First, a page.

27 milestones in Madison arts scene
Past milestones led to a booming arts scene today
Broom Street Theater begins its long and prolific run as an avant-garde theater.
City breaks ground on the Madison Civic Center, anchored by the Capitol Theater which is reborn as the Oscar Mayer Theater and Isthmus Playhouse.
American Players Theatre chooses the Lockman Farm near Spring Green as its home. APT’s first production, William Shakespeare’s “A Midsummer Night’s Dream,” is staged in 1980. Five works of Shakespeare are performed the following year.
Madison Ballet is founded.
Friends of the Opera House forms in Stoughton to raise money to restore one of the city’s most prominent landmarks, built in 1901 as the City Auditorium but shuttered since the 1950s. Now fully restored with the bell tower replaced, the Stoughton Opera House hosts national touring acts.
The Wisconsin Chamber Orchestra plays its first Concerts on the Square. For six Wednesday evenings every summer, the concerts are admission-free opportunities for thousands of people to picnic on the Capitol grounds and listen to live classical music.
John DeMain becomes the conductor of the Madison Symphony Orchestra.
The Bartell Theatre is bought by the Gerald A. Bartell Community Theatre Foundation — a collaboration between six theater companies: Madison Ballet, Madison Theatre Guild, Mercury Players Theatre, StageQ, Strollers Theatre and Kathie Rasmussen Women’s Theatre (KRASS). The building it occupies just off the Square was built in 1906 and housed a dance school, shoe repair shop, bowling alley, pool hall, bike shop, tavern, VFW hall, restaurant and movie theater before becoming what it is today.
Jerry Frautschi and his wife Pleasant Rowland pledge the first $50 million of the $205 million they would ultimately donate to the construction of the Overture Center for the Arts, the largest single gift to the arts in American history to date.
This is the inaugural year of the Wisconsin Film Festival, put on by the University of Wisconsin Arts Institute. It becomes the largest campus-based film festival in
Andrew Sewell becomes the conductor of the Wisconsin Chamber Orchestra, which was founded in 1960.
Cathy Dethmers opens High Noon Saloon on East Washington Avenue to replace the O’Cayz Corral, which was destroyed by a fire on Jan. 1, 2001.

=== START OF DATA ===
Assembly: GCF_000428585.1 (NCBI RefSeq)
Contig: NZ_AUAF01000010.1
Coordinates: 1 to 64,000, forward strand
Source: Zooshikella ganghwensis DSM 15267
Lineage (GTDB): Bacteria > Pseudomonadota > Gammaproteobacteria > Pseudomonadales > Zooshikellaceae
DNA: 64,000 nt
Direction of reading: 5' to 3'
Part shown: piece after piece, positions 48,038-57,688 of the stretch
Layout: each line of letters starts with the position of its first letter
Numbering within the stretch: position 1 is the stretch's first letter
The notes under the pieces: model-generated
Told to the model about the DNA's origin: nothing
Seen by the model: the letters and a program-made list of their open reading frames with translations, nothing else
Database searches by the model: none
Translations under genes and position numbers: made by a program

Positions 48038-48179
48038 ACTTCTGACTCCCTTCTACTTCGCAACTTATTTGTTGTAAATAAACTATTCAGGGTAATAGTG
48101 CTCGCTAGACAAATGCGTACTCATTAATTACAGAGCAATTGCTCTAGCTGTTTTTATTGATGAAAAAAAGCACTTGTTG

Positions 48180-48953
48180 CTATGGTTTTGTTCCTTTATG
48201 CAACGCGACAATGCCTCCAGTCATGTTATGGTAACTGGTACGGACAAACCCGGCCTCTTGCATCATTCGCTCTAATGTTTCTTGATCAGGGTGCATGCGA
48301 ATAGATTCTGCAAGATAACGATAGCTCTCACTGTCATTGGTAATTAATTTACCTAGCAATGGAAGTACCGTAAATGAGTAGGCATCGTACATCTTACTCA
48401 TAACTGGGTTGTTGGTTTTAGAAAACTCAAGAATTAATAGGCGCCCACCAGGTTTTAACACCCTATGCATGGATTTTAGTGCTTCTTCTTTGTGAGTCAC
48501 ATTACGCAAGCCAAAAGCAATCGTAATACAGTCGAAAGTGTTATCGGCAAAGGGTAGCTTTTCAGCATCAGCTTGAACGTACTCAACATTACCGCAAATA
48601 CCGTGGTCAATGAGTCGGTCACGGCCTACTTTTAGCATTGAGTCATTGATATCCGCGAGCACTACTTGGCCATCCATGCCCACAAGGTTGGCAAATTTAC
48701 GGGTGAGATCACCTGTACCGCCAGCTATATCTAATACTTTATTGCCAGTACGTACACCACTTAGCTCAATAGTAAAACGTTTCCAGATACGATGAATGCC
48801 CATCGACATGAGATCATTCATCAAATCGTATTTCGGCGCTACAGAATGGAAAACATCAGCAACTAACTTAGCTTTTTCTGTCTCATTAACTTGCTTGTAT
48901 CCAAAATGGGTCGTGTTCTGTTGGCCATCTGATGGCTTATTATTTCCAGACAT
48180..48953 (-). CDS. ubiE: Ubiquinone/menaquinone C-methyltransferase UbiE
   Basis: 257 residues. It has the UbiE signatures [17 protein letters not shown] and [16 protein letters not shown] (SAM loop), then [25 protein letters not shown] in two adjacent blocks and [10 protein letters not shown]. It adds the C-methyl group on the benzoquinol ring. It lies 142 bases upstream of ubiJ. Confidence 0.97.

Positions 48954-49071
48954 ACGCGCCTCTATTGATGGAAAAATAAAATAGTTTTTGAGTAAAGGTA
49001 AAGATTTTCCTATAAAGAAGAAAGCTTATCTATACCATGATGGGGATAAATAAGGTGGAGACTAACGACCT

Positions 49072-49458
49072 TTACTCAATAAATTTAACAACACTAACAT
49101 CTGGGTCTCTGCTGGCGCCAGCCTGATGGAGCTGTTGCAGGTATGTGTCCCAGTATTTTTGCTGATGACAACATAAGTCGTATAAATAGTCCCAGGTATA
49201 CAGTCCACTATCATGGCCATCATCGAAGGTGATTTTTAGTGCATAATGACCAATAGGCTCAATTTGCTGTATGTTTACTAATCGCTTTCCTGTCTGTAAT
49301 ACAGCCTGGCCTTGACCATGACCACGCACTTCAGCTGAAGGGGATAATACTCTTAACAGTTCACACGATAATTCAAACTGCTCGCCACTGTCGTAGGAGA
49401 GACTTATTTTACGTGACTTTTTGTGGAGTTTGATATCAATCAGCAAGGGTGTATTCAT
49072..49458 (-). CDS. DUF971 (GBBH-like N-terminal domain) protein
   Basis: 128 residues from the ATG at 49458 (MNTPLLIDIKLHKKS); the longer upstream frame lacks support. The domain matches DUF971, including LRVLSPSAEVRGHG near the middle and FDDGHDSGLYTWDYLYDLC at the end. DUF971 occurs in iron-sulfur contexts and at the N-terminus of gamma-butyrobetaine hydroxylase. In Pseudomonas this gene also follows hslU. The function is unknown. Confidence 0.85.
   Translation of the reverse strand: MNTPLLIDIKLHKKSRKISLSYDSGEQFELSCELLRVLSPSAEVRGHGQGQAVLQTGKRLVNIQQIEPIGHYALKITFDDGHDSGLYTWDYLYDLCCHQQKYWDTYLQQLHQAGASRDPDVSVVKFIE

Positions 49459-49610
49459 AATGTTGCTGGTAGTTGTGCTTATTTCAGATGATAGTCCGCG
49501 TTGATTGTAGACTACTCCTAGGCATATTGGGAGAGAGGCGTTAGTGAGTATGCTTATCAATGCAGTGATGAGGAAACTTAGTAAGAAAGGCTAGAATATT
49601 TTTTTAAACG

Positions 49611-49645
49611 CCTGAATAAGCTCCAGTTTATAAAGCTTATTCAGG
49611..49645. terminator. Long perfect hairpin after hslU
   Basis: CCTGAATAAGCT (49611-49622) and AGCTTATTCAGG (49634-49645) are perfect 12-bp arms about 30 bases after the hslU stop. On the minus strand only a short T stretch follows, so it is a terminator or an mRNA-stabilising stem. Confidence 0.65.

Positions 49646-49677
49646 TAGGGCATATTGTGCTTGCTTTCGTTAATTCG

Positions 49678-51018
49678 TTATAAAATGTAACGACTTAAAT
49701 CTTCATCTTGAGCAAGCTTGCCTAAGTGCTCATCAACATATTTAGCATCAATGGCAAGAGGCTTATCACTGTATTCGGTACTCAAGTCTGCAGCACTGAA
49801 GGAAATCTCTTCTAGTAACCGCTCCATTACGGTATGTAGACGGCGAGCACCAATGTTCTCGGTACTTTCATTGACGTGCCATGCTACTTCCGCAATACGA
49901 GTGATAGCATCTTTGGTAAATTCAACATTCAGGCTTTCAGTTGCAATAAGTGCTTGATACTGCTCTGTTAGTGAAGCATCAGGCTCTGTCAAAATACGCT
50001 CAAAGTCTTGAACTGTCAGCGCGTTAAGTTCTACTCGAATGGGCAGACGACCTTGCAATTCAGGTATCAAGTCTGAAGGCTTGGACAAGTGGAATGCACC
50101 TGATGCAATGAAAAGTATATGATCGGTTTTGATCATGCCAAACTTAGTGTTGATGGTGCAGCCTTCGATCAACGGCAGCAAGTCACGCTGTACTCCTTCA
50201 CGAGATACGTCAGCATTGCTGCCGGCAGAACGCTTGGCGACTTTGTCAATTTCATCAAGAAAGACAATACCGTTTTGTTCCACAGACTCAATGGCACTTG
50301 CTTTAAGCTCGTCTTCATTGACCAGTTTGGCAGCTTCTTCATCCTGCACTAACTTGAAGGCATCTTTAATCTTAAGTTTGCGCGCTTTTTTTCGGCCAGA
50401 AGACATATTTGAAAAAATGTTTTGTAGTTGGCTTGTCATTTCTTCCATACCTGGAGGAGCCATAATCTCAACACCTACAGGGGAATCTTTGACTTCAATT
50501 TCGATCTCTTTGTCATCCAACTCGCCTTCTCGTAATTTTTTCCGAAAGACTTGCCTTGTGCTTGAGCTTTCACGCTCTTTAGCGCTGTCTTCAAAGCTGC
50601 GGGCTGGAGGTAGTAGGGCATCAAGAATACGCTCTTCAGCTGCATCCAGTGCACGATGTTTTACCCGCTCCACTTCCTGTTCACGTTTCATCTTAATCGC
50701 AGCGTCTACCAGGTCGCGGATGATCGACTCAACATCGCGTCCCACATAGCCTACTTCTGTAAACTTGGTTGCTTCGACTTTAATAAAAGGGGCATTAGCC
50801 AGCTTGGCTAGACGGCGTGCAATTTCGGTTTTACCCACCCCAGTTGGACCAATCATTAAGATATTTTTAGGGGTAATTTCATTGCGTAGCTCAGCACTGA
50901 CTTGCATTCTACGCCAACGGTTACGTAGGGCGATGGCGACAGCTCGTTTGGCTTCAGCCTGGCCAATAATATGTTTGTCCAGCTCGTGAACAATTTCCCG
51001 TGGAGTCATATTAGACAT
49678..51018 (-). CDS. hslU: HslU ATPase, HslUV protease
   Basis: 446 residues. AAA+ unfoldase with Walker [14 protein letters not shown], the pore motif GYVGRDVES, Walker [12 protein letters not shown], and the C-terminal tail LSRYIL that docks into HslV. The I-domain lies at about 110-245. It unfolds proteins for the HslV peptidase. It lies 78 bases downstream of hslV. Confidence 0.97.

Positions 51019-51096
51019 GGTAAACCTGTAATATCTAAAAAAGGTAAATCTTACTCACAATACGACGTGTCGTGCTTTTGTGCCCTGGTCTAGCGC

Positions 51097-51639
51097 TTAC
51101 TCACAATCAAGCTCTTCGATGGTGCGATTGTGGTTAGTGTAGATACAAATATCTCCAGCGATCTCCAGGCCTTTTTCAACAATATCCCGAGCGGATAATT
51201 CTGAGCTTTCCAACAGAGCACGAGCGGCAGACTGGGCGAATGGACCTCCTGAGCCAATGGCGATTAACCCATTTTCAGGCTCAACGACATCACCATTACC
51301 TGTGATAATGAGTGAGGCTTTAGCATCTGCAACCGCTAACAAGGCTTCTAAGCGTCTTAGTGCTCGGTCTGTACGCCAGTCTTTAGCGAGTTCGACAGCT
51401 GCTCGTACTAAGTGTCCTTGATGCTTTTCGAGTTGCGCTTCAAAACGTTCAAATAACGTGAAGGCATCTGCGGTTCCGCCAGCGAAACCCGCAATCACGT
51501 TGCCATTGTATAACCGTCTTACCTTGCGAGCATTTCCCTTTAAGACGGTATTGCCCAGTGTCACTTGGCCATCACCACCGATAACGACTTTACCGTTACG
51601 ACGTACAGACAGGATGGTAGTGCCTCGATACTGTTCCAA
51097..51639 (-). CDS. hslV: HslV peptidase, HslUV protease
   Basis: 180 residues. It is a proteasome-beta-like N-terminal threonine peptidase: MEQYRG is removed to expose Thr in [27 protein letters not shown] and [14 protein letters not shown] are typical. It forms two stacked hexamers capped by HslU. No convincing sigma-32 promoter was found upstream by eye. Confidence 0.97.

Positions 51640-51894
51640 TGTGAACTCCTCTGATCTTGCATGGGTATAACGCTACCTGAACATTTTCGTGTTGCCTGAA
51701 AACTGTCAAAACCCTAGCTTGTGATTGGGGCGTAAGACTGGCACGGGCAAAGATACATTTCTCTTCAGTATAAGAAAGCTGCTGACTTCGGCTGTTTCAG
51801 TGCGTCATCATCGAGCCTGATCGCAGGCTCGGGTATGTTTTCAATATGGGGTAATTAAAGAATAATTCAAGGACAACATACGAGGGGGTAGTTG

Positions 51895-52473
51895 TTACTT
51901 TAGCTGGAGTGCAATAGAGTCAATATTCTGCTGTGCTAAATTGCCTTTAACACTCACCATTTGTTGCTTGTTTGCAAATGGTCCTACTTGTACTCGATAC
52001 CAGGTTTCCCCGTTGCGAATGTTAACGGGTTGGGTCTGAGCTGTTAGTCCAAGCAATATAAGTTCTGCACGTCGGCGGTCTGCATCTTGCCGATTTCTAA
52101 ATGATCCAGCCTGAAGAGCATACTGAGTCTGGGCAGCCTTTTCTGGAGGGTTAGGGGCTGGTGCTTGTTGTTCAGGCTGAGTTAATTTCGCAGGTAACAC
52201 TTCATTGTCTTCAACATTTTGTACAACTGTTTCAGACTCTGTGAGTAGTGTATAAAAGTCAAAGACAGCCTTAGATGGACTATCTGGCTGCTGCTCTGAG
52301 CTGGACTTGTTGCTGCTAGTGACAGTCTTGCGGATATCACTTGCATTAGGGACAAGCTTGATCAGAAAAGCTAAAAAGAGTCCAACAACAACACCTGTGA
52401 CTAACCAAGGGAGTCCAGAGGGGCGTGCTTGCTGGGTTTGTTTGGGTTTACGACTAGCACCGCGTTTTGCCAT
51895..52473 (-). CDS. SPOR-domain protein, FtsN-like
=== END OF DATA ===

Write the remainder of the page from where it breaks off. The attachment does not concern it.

Sept. 19, 2004
Overture Hall and four other performance spaces open at the Overture Center.
The renovated Oscar Mayer Theater, Isthmus Playhouse and Madison Art Center are opened, and the Capitol Theater is restored.
Madison Museum of Contemporary Art, formerly the Madison Art Center, moves into the Overture Center facilities, gaining 51,000 square feet of exhibit space, a lecture hall and a rooftop sculpture garden.
Majestic Theatre – Madison’s oldest theater, which opened in 1906 – is acquired by Matt Gerding and Scott Leslie, who book a variety of live music most nights of the week.
American Players Theatre opens the Touchstone Theatre.
The free Live on King Street summer concert series begins in front of the Majestic Theatre with Swedish indie pop band Peter Bjorn and John.
Madison Public Library hosts the first annual Wisconsin Book Festival.
Gus Paras and his family buy and restore the Orpheum Theater, a State Street landmark since 1926.
APT completes a $7.7 million renovation of the Hill Theatre.
Dethmers sells the High Noon Saloon to Frank Productions.
Live Nation Entertainment — the result of a 2010 merger of Live Nation and Ticketmaster — buys a majority interest in Madison-based Frank Productions. Locally, FP starts booking and operating the Orpheum in place of Live Nation.
Frank Productions Concerts and Majestic Live merges to become FPC Live. Majestic Theatre owners Gerding and Leslie become co-presidents of FPC Live with Charlie Goldstone, former president of Frank Productions. The merger also ends True Endeavors, started by music producer Tag Evers, which merged with FP in 2012. Evers becomes a booker for FPC Live.
Other notable elements of Arts coverage
Jazz runs in the family and on the cover of the magazine: Ben and Leo Sidran, left (September 1994) and Kelly and Doc DeHaven (October 1991).
Several movies are shot in Madison, including Rodney Dangerfield’s “Back to School” (1986); “I Love Trouble,” starring Julia Roberts and Nick Nolte (1993); “Chain Reaction,” with Keanu Reeves and Morgan Freeman (1996); and “Public Enemies,” starring Johnny Depp (2009). Reeves was on the cover (“Lights! Camera! Checkbooks!”) of the May 1996 issue.
How Rockstars are made
Garbage — the band including Butch Vig, Duke Erikson and Steve Marker, formerly of Smart Studios in Madison, and Scottish lead singer Shirley Manson — takes shape in 1992 and becomes one of the biggest rock bands in the world by 1996. How the success of Garbage affected the local music scene was explored in the July 1996 issue.
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